There’s approximately 25 million wireless subscribers in Canada – majority of the carriers have announced their Q3 2011 numbers and the growing trend is that customers are leaving feature phones and bolting towards smartphones. Adoption is increasing every quarter and carriers reported the percentage of postpaid smartphone users have skyrocketed to over 45% of their total subscriber base.
A new study called the “Mobil-ology Study of Smartphone, Tablet & eReader” was conducted by Ipso-Reid. Over an “eight month period between January and August of 2011” they found that the top mobile brand in the Smartphone category is BlackBerry, followed by Apple, then a “variety of other handset brands using the Android platform”, such as Samsung, LG, HTC, Motorola and Sony. However, you can also look at it from an OS perspective, Ipsos stated that RIM’s BlackBerry market share percentage dropped from 41% in January to 38% in August, while Google’s Android OS collectively has 27% of the market (increased 1%), then Apple’s iOS increased from 23% in January to 25% in August.
As for tablets, the report said “Apple dominated” at the start of 2011 with 78% market share, but slipped to 56% in August when other manufacturers launched tablets. “BlackBerry emerged from 0% to 10% in those eight months and a series of other smaller newcomers have staked out very narrow slices of the market share pie at this point”. No mention of the Samsung Galaxy Tab, LG Optimus Pad, Sony Tablet or the HTC Flyer.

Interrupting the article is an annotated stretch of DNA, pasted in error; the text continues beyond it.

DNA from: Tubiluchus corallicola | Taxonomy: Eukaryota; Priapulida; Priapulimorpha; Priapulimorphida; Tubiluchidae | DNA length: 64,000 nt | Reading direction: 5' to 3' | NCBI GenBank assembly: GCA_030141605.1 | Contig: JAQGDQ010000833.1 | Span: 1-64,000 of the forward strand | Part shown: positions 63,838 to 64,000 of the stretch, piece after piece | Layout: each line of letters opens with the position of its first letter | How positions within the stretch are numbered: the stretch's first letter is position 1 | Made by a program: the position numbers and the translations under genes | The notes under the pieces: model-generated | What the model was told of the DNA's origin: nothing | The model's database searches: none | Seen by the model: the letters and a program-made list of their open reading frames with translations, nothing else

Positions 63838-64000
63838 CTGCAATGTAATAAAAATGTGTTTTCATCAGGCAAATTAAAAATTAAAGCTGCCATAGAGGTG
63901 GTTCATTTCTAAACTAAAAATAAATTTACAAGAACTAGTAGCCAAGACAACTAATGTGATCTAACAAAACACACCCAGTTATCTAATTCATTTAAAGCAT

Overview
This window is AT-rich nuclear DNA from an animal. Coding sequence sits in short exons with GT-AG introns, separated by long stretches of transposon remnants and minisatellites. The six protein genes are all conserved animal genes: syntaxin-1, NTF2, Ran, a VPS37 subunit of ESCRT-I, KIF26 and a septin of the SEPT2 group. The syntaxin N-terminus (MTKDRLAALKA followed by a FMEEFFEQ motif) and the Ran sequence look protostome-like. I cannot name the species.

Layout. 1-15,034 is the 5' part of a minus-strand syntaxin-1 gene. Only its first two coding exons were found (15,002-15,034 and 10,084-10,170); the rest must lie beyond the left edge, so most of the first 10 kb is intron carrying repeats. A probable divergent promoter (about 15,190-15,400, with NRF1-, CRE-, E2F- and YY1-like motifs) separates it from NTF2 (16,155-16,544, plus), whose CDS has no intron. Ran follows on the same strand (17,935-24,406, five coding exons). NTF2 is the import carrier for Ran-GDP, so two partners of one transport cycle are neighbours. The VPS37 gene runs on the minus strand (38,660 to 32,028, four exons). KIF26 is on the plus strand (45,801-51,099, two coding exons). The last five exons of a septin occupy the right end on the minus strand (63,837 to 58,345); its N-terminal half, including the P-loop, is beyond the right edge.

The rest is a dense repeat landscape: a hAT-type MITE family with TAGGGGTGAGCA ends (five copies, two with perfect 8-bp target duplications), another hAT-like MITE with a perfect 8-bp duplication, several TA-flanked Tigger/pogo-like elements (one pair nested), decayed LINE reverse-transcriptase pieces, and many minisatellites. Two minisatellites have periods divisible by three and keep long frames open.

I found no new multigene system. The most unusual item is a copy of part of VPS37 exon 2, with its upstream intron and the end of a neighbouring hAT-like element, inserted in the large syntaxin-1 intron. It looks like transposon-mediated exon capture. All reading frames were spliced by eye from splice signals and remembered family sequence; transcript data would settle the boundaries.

On an odd note, Ipsos stated a few times in the report that there is a “slowing pace of Smartphone adoption in Canada” and that “the market continues to change with plateaus in Smartphone sales”. These statements go against everything the carriers and manufacturers are reporting. Smartphone adoption and sales are both increasing, not decreasing.
Mary Beth Barbour, SVP of Ipsos Reid said “In Canada, the Big Three brands remain BlackBerry for Smartphones, Apple for Tablets and Kobo for eReaders. But as the market continues to change with plateaus in Smartphone sales, high adoption of the Tablet and continued interest in eReaders, there is no doubt these brands will face new challenges and Canadians will welcome new choices. BlackBerry’s current troubles and the recent passing of Apple’s Steve Jobs continue to keep these brands in the news, but the main challenge will be to stay fresh, remain relevant and peak the interest of buyers. And with Android and others gunning for their share of the pie, it will continue to be an exciting market to watch.”